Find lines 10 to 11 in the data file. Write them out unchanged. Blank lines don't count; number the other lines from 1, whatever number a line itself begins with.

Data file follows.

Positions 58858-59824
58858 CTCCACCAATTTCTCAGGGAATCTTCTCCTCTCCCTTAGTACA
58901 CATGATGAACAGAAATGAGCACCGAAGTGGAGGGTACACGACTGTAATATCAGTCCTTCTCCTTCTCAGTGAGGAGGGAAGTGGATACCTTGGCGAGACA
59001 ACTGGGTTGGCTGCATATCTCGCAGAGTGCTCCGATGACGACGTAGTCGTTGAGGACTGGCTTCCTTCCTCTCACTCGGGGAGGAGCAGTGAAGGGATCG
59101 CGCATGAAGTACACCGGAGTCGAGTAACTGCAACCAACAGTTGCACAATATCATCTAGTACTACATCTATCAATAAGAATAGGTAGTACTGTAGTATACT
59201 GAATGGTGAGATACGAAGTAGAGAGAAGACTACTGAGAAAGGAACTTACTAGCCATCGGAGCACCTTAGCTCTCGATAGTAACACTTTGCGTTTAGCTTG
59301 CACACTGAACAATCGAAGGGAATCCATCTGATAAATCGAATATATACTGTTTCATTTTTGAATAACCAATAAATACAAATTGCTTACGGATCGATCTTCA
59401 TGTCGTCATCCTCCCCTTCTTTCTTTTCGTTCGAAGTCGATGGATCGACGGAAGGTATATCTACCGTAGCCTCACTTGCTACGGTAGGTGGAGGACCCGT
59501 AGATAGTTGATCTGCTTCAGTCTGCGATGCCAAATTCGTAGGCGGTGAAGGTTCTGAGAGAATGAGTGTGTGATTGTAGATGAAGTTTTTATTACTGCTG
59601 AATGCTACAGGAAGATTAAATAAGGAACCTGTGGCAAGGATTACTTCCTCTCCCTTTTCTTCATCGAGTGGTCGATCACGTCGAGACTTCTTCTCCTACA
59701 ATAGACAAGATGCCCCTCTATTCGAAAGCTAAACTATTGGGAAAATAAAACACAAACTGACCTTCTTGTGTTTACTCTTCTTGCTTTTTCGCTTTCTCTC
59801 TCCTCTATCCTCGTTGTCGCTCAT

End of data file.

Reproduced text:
59601 AATGCTACAGGAAGATTAAATAAGGAACCTGTGGCAAGGATTACTTCCTCTCCCTTTTCTTCATCGAGTGGTCGATCACGTCGAGACTTCTTCTCCTACA
59701 ATAGACAAGATGCCCCTCTATTCGAAAGCTAAACTATTGGGAAAATAAAACACAAACTGACCTTCTTGTGTTTACTCTTCTTGCTTTTTCGCTTTCTCTC